The following, the source of which we do not know, is so excellent an example of the way in which to make good servant that we give it a place in our magazine. It will bear careful reading and cannot fail to lead some, who have not been as thoughtful as they might have been, to change their manner of treating domestic dependents:

“I never shall forget the servants’ sleeping-rooms in a very simple household I once was in. Everything was fresh and clean and wholesome-looking. The two iron bedsteads comfortably made, the window-curtains spotless, the two bureaus neatly arranged, the floor nicely matted, and with a strip of carpet before each bed, and on the wall some pretty colored pictures. The mistress of this genial, simple house told me that she labored for a year before she could induce her two maids to see the beauty and comfort of such order, but that now they felt it keenly, and it had affected their work and spirits very visibly. Near their kitchen was a small room, which Mrs. had fitted up snugly for a sitting-room and a place to take their meals in. There was a chest of drawers, in which were their napkins and tablecloths and their own bed-linen, and a nice glass-doored case showed their china. My friend told me that for some time her maids actually preferred to use the kitchen, but she finally won them over to a great pride in their neat little room, and she said the effect upon their characters and work was speedily visible. Occasionally she would bring in some flowers or pretty, inexpensive ornament for them; she took a good, illustrated weekly paper entirely for their use, requiring them to file it, and before long a genuine taste for refinement of surroundings and manner had developed. These two servants had come to her very uncouth and untutored, but certainly when I saw them, after three years’ residence with Mrs.___, they were by far the most refined, respectful, and well-mannered servants I have ever seen in America. Of course, some people would-aver this sort of consideration would ‘spoil’ a servant, but it seems to me that the very first means of teaching the servant to-day what she ought to do is to make her feel that her mistress’ house is her home, the place in which she is to live, not the place she is to work in as little as possible and escape from during every possible hour. A servant should be taught to respect the Lares and Penates about her as if they were her very own.”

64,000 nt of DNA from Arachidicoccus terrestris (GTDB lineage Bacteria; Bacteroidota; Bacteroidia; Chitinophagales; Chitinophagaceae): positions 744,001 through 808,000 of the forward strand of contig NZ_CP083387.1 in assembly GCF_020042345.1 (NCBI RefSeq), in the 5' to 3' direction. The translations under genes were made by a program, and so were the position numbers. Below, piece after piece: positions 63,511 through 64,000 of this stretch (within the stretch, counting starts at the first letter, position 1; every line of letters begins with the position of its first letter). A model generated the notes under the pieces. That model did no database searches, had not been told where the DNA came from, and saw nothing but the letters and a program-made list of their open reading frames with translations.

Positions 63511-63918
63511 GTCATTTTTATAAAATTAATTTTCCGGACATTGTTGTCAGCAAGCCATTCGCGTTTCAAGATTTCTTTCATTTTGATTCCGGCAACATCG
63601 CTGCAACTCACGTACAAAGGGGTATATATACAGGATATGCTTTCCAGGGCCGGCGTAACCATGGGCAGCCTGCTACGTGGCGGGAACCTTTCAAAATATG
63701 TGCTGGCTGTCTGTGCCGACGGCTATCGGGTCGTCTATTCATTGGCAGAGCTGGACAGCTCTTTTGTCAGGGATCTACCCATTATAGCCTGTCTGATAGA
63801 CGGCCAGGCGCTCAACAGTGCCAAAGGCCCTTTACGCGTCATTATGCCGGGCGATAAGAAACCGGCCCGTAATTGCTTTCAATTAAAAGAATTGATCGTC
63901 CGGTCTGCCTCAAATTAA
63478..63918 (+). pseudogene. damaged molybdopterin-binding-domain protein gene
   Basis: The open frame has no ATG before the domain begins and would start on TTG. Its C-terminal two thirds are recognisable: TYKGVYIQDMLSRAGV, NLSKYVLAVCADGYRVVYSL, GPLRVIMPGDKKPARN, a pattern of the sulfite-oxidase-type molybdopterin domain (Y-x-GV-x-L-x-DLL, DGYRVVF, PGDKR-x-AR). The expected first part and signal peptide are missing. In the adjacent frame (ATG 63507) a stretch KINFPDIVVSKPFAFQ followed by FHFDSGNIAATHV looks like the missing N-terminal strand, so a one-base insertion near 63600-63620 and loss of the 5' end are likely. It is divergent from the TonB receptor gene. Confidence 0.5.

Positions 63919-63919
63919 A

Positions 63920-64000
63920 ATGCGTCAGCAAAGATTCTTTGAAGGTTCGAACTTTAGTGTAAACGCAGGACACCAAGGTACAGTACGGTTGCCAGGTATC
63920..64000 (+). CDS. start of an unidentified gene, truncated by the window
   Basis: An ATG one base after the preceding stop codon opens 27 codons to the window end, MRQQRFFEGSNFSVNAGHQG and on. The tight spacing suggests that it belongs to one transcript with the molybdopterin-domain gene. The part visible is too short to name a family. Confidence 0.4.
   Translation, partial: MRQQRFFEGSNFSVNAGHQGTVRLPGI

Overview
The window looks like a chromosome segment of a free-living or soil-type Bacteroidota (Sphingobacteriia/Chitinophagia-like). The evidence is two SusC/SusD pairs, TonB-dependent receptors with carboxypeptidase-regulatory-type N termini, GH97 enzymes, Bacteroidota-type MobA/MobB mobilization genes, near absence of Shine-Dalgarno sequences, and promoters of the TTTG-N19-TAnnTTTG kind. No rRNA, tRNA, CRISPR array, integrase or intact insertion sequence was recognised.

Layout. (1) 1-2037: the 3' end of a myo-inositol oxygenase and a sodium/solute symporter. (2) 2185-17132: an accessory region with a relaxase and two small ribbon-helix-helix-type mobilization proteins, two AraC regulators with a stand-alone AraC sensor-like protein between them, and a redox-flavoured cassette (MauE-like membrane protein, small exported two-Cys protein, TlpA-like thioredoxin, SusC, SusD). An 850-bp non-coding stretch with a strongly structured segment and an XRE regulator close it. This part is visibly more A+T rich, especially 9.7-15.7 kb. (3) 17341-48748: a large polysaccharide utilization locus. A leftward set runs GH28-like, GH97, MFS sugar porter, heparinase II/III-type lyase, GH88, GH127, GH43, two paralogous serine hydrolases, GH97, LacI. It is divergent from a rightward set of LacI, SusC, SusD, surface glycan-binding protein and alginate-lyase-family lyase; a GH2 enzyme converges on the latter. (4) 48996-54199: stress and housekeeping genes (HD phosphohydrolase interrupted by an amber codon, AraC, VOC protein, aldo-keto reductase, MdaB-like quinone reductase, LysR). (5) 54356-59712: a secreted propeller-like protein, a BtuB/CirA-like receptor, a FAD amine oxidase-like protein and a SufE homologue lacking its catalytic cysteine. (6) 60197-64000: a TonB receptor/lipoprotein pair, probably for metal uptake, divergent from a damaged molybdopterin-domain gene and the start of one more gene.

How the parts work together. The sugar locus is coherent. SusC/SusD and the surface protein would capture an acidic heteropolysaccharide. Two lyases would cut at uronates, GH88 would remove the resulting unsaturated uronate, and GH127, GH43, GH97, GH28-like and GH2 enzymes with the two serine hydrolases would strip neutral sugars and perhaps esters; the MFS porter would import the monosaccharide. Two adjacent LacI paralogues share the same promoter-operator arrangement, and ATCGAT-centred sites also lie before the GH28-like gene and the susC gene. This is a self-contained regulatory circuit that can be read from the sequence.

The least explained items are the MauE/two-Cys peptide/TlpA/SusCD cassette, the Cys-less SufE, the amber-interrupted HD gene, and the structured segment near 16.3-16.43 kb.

Arthur’s Home Magazine, Volume 52, 1884


Mrs Daffodil’s Aide-memoire:  How very fortunate Mrs. ___ was, in having refined, respectful, and well-mannered servants! Mrs Daffodil wishes that she could say the same for the staff in the many various households in which she has served. There was Nancy, the still-room maid, decapitated in a romp with the young master. And Robert, a handsome footman, who became emeshed with Her Grace, the spoilt young American-born Duchess of Spofford and was fished out of the Thames, in a singularly less handsome state. To speak frankly, in the complex rush of life between master and staff, the staff seems doomed to end up dead or dismissed without a character.

One of the greatest evils of the Great War was that it demonstrated to many otherwise useful parlour-maids that there were occupations offering far more scope for pleasure than a life in service.

However, our plucky American cousins rose to the occasion. Here is the “servant co-operative,” which they developed:

The vexatious servant-girl question has at last been solved, at least to the satisfaction of fifteen Binghampton [New York, one presumes] women. They are the wives of clerks and small merchants who, owing to the hard times are not able to keep a corps of servants ; neither are they able to do their own house-work. They have organized what is called the “Housewife’s Circuit.” each member contributing two dollars a week. This furnishes them with a chamber-maid, who comes in every morning and does the house-work, and a cook, who calls and prepares the meals ready for placing over the fire, making the cooking process an ordinary and simple matter for the housewife. The sum thus realized allows the payment of eight dollars a week to the chamber-maid, twelve dollars a week to the cook, and five dollars a week to a woman who superintends affairs, sees that the customers are properly served, and makes collections. The plan has worked so well that it will doubtless be widely imitated. The Argonaut [San Francisco, CA] 2 May 1898

Mrs Daffodil invites you to join her on the curiously named “Face-book,” where you will find a feast of fashion hints, fads and fancies, and historical anecdotes

You may read about a sentimental succubus, a vengeful seamstress’s ghost, Victorian mourning gone horribly wrong, and, of course, Mrs Daffodil’s efficient tidying up after a distasteful decapitation in A Spot of Bother: Four Macabre Tales